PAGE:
**What is the What by Dave Eggers (2007)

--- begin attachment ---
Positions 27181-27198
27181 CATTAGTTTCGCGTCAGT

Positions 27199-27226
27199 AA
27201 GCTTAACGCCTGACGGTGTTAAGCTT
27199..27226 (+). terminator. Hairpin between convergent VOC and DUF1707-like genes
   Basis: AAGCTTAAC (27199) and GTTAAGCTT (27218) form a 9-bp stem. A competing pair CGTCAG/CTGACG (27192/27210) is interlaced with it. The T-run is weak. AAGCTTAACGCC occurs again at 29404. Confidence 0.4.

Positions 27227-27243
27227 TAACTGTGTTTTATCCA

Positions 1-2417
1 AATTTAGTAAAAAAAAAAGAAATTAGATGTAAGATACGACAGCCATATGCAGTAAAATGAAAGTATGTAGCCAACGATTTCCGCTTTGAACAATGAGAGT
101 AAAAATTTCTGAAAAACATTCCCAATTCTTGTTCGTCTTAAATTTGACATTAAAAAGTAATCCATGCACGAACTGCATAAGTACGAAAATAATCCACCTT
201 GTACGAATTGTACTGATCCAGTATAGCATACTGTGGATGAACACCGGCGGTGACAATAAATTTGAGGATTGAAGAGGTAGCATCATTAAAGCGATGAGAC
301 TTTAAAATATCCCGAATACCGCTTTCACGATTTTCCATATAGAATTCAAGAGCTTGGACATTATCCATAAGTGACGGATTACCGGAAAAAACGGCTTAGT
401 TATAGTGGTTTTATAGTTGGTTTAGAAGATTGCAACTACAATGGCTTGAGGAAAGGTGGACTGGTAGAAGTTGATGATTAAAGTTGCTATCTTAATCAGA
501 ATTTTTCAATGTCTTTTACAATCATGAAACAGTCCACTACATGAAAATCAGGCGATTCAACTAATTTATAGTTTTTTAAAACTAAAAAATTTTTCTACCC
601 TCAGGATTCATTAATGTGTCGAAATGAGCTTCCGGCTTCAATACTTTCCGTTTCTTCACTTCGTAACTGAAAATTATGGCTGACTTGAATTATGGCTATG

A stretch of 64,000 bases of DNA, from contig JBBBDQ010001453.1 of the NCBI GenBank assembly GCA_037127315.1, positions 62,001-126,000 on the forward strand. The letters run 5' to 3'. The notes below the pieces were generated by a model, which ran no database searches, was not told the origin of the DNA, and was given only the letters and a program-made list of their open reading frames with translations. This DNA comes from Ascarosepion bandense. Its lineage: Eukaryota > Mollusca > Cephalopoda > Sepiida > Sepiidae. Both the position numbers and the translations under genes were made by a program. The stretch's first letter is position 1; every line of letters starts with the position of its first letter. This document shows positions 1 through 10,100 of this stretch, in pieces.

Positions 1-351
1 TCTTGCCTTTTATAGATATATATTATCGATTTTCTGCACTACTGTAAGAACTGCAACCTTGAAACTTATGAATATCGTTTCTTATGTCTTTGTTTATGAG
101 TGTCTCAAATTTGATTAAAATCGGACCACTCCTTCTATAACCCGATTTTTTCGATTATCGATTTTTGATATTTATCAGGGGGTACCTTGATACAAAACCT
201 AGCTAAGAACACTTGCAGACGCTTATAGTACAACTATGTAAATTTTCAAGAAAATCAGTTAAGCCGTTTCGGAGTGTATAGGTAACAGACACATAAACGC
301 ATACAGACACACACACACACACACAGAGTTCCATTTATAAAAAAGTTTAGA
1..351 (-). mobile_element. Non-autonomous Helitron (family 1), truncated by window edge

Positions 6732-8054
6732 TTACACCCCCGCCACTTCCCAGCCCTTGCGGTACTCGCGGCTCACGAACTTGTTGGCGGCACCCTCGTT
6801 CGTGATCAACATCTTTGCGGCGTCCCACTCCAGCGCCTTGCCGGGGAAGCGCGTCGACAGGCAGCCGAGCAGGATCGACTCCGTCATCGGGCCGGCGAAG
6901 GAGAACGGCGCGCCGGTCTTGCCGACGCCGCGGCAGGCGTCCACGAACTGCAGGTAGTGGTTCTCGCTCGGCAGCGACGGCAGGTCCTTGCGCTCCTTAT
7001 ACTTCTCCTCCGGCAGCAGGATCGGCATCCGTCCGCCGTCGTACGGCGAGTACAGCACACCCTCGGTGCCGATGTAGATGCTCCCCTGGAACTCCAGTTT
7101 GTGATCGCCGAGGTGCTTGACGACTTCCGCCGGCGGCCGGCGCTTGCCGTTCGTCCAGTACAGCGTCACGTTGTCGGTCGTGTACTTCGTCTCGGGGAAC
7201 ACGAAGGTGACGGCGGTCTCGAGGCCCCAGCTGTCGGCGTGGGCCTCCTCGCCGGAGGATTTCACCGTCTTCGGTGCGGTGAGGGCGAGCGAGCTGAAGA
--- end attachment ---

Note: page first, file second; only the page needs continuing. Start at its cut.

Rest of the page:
I think I need to get out of Africa.  Actually, I’m a bit mesmerized by Africa, but in less than a month, I’ve read Cutting for Stone (which takes place in Ethiopia with lots of info on Eritrea) and Dreams from My Father (with a large section on Kenya) and now What is the What which tells the story of the lost boys of Sudan, including their many years in Ethiopian and Kenyan refugee camps.   More so  than the previous two, this is a difficult read.  Pages upon pages of details about starvation, genocide, war, brutality, death.  At times, it’s very difficult to keep reading.  Yet, it’s such an important story.  While I was graduating from high school, attending college, working as a teacher, going to grad school, getting married, and beginning a family, two and a half million Sudanese people died in a civil war and four million people were displaced.  I knew of none of this–or perhaps I knew, but it in no way affected my life.  It’s embarrassing now, to read about the plight of this country and these people, and to think that my life continued happily along with little knowledge of what they were going through.  Since then, I’ve read and heard much more about the “Lost boys of Sudan,” and have become much better educated about the war and about what they endured in their 22 years of flight, refugee life, and resettlement in other countries, including the US.  Though this is a work of fiction, the narrator, Valentino Achak Deng, worked with Dave Eggers to bring this story to the public, and thus, much of it is true as far as the narrator can remember.  Since he had to take liberties with events that happened when he was a young boy of 6 or 7, he chose to call it fiction–which I respect–though clearly, he remained true to the actual events as best as he could remember or as they could be pieced together by other sources.  At times, it gets a bit long and drawn out, but perhaps that’s the very feeling we should all get from the narrative–that this was a life they endured for much too long. Their trek from Sudan to Ethiopia to Kenya is longer and more disturbing than I can possibly imagine.  The fact that it took place while I was living the college and 20’s lifestyle makes it seem even more impossible.   This is a must read.  And it’s important to find out what “the what ” refers to because that pertains to all of us.  I think we all wonder what ‘the what’ is.  Kind of like ‘the grass is always greener’ except that sometimes it isn’t.  (fiction/historical fiction)

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